Redefining Isolation through Yogic Tradition

-By Spriha Roy*

“There is always a light within us that is free from all sorrow and grief, no matter how much we may be experiencing suffering.” Patañjali

‘Spirituality’ or being spiritual has often been misinterpreted not because of its transcendental essence but due to the sheer ignorance of humankind. We fail to acknowledge the most obvious phenomena around us simply because it appears way too ordinary to us. And this is where Philosophy emerges to acquaint us with the very elementary yet convoluted concepts circumscribing our day-to-day activity. Perhaps, undoubtedly Philosophy as an academic regimen has been credited with the burden to unmask the reality of the nature of truth binding every walks of our life. Yet the perennial quest for the ontic status of the nature of being human pervades the discipline of Philosophy. Probably, this forms the common grounding for the Social Sciences to unite and reflect. So far it has been accepted that human beings are a “social” and a “rational” animal, as they survive in a society following certain moral codes which are mutually agreed upon. These are one of the few truisms accepted globally but my central concern remains to explore the concept of ‘isolation’ in one of the most ancient schools of Philosophy, which has laid the foundation for the modern ascetics and in general, had paved the path for a healthy living. I wish to highlight the contrast between the classical understanding of Yoga, as enumerated by sage Patañjali and the contemporary ideas attached to the practice of yoga, which is evidently inclined towards the progressing capitalistic market; where people associate it with fitness, mental wellbeing and thereby, gradually losing its philosophical relevance.

Etymologically, yoga has been derived from the Sanskrit term, yuj which is translated as union or to attach. The foundation was laid by Patañjali in the form of Yoga Sutras which provides an insight into the yoga philosophy. According to the Indian philosophical tradition, Yoga is considered to be the allied school of thought of Sānkhya, which is the only school whose metaphysical doctrine is based on duality. Gīta considers them to be the two perspectives of the same thought, one being the spiritual aspect and the other represents the epistemology. One of the distinguishing factors is that Yoga revers God as Isvara but Sānkhya belongs to the atheistic or heterodox tradition. This is why, often Yoga is termed as the theistic Sānkhya. For brevity, Yoga Sutra is divided into four portions, each categorised as ‘pada’ meaning chapters; namely: Samādhi, Sādhanā, Vibhūti and Kaivalya.[1] Every chapter familiarizes us with a vision which draws us nearer to the divine experience and sets the journey for the art of meditation and āsanas. 

Sāmadhi enumerates the basic postulates of yoga by highlighting its importance and introducing us with the real essence of it, which requires continuous pracrice or abhyasa. The second chapter outlines the principles of Ashtanga yoga, those hurdles which must be conquered in order to experience the divine. The eightfold path can be demonstrated as: Yama, Niyama, Āsana, Prānāyāma, Pratyāhāra, Dhāranā, Dhyāna and Samādhi. The third stage reveals the state of ecstasy and finally kaivalya makes us realise that we are one with the ultimate, and we are in confluence with the Universal Soul. The commonsensical meaning of the term isolation, therefore doesn’t fit in this context. One has to go beyond the worldly boundaries to acknowledge it.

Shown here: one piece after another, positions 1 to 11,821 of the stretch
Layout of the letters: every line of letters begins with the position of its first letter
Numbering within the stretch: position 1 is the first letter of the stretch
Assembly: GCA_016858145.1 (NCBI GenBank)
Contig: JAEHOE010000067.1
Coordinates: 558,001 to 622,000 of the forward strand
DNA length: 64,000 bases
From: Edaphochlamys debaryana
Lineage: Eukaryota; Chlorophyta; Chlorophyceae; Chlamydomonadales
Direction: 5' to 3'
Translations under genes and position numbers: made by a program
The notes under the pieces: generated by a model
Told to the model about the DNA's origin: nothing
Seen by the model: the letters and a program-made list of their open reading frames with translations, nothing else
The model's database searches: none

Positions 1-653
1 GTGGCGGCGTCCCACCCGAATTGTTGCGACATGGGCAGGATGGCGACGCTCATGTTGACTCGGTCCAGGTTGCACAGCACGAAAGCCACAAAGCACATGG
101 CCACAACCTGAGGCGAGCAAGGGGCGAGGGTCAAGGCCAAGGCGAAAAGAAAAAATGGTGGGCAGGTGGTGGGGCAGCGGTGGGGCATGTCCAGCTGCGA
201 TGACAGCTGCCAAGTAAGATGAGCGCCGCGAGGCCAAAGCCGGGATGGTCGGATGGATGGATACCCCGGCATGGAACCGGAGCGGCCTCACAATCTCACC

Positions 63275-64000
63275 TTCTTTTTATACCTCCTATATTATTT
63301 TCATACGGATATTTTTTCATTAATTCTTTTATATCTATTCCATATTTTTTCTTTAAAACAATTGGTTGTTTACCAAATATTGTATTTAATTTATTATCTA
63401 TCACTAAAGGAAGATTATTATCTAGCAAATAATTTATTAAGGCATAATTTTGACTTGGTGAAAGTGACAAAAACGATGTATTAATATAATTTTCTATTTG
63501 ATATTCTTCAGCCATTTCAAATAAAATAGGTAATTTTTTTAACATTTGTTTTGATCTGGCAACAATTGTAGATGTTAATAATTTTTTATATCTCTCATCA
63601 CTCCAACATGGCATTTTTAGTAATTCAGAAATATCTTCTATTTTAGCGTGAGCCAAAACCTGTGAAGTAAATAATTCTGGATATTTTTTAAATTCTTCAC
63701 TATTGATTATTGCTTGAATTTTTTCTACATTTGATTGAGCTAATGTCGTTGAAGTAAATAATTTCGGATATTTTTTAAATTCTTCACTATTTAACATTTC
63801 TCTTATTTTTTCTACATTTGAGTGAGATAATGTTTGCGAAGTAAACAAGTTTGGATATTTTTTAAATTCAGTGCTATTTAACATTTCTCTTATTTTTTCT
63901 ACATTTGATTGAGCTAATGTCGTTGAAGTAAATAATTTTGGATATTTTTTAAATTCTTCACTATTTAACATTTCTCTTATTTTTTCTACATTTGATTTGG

Kaivalya in the Sānkhya-Yoga philosophical framework can be understood as a state of solitude, detachment and freedom from all bondages. It is the separation of purusha from prakriti. It marks the detachment from all the worldly relationships, attraction, ego along with the cycle of birth and death. According to the sutras, one who overcomes the selfish desires and lead a discipline life as delineated by Patañjali, is a true kevalin. At this juncture, it must be noted that this isolation indirectly forms the thread for the union with the ultimate Self. Our own being is reflected and we are aware of our true self. We attain the state of absolute consciousness negating our physical self, in other words, it is the enlightened state one enjoys.

Having described the nature of isolation in the philosophical framework, didn’t it sound too metaphysical or unrealistic to digest? This is majorly because we are ignorant about the roots of this notion. In the contemporary world, we are only concerned with the therapeutic aspects of yoga because it has been coloured with the social conditioning. We are “virtually” surviving to increase our followers and paint a picture-perfect image of ourselves in the social media platforms. We have gone way too far from the real teachings of this traditional culture. We take pride in imitating others as it is “trending”. Though, I still find a silver lining and cannot completely blame the present socio-economic condition for the downfall of our heritage as it has at least once again have attempted to bring forth among the masses. Nowadays, we not only practice on our own, but we also join to celebrate International Yoga day globally. In conjunction, probably this ‘isolation’ serves as a resort from the persistent cacophony of our busy schedule. We find solace in meditation, yoga āsanas and body purification because it detours our self. But perhaps, I am still hopeful that we might revive the essential features and regain the lost philosophical relevance not only to promote academic research but also to equally benefit from the teachings of Yoga sutras, both physically as well as mentally.

[1] Chandradhar Sharma, Indian Philosophy: A Critical Survey, 1960

*Spriha Roy is MA student at University of Delhi.

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